Dec 19, 1965, Pictorial p. 6 - Johnston, Richard, "Mt Pilchuck Ski Area--It Grows by Degrees"

The Mt Pilchuck Ski Area was originally a small clearing near the bottom of the mountain operated by the Everett and Pilchuck Ski Clubs. Mt Pilchuck was designated as a state park 15 years ago. In 1958, the state constructed a lodge that includes rest rooms, snack bar, and eating facilities for skiers. A chairlift (4,000 long and 1,200 feet high with a mid-station) was put into operation in the fall of 1963. This article includes photos of skiers, facilities, and scenery at the area.

Dec 25, 1966, Magazine p. 10 - Wheeler, Ada Lou, "Seattle Firm Helped Put The Area On Skis"

George Aaland, a cabinet maker and occasional skier, got to wondering why a laminated ski wouldn't have greater strength and less warpage than skis made from a single piece of wood steamed into shape. He took his idea to Ray Anderson, president of General Furniture Co., which had the woodworking equipment and laminating know-how to produce such a ski. Anderson liked the idea. He talked ski instructor Ben Thompson into becoming sales manager, hired Aaland as shop supervisor, and started making the first laminated skis in America. (See st-1962-nov-4-mag12 for more about the Aaland brothers.) Anderson applied for a patent on May 13, 1933. Within ten days, Splitkein of Norway also asked for a U.S. patent on a laminated ski. Since neither firm knew about the other's product, the Patent Office allowed both to be patented, a most unusual procedure.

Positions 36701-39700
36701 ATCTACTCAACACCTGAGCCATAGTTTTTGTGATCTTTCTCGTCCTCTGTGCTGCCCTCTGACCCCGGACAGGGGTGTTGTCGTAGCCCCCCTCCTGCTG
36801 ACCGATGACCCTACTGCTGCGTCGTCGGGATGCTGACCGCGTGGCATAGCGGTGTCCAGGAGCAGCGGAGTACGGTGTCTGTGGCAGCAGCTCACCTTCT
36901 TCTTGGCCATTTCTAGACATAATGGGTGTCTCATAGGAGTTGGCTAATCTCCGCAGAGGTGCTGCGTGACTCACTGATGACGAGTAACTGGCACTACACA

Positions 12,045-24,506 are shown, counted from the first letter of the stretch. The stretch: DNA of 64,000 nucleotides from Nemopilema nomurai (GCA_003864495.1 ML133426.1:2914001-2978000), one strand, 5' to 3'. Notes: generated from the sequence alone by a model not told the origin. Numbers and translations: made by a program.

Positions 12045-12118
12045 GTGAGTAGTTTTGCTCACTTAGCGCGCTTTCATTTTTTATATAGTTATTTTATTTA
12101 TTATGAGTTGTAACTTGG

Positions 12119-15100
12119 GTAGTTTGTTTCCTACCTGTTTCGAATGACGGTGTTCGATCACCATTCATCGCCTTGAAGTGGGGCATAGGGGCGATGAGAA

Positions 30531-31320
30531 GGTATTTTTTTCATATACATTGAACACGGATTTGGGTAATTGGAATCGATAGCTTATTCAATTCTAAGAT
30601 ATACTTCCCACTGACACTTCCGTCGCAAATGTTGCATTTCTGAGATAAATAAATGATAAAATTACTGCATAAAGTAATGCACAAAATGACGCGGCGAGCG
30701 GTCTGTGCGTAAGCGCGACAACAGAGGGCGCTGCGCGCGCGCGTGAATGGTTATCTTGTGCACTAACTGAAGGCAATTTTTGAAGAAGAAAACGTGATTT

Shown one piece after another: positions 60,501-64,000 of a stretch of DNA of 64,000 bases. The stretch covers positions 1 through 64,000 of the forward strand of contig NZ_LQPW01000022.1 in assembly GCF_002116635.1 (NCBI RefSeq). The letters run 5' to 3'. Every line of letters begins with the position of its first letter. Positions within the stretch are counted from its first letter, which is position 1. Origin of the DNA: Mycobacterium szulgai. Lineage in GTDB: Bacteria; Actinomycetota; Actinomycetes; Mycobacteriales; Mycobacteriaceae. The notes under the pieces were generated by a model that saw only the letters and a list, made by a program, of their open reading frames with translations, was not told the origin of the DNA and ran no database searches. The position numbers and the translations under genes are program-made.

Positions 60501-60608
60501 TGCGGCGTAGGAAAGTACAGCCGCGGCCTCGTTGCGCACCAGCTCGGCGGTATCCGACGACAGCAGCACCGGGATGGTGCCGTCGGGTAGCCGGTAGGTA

In the 1930s, A&T produced the first cable binding, steel ski pole, and automobile ski rack in the United States. Sid Gerber, who had been manufacturing bindings and poles in Seattle since 1935, bought the company before World War II. During the war, A&T made skis for the Army. Wally Burr, who had worked for A&T off and on, closed his own shop for the duration and returned to A&T as an inspector of skis made for the government. During the last two years of the war the company made instrument panels and other wooden parts for B-17 and B-29 bombers. Following the war the company introduced a successful release binding invented by Gene Erwin.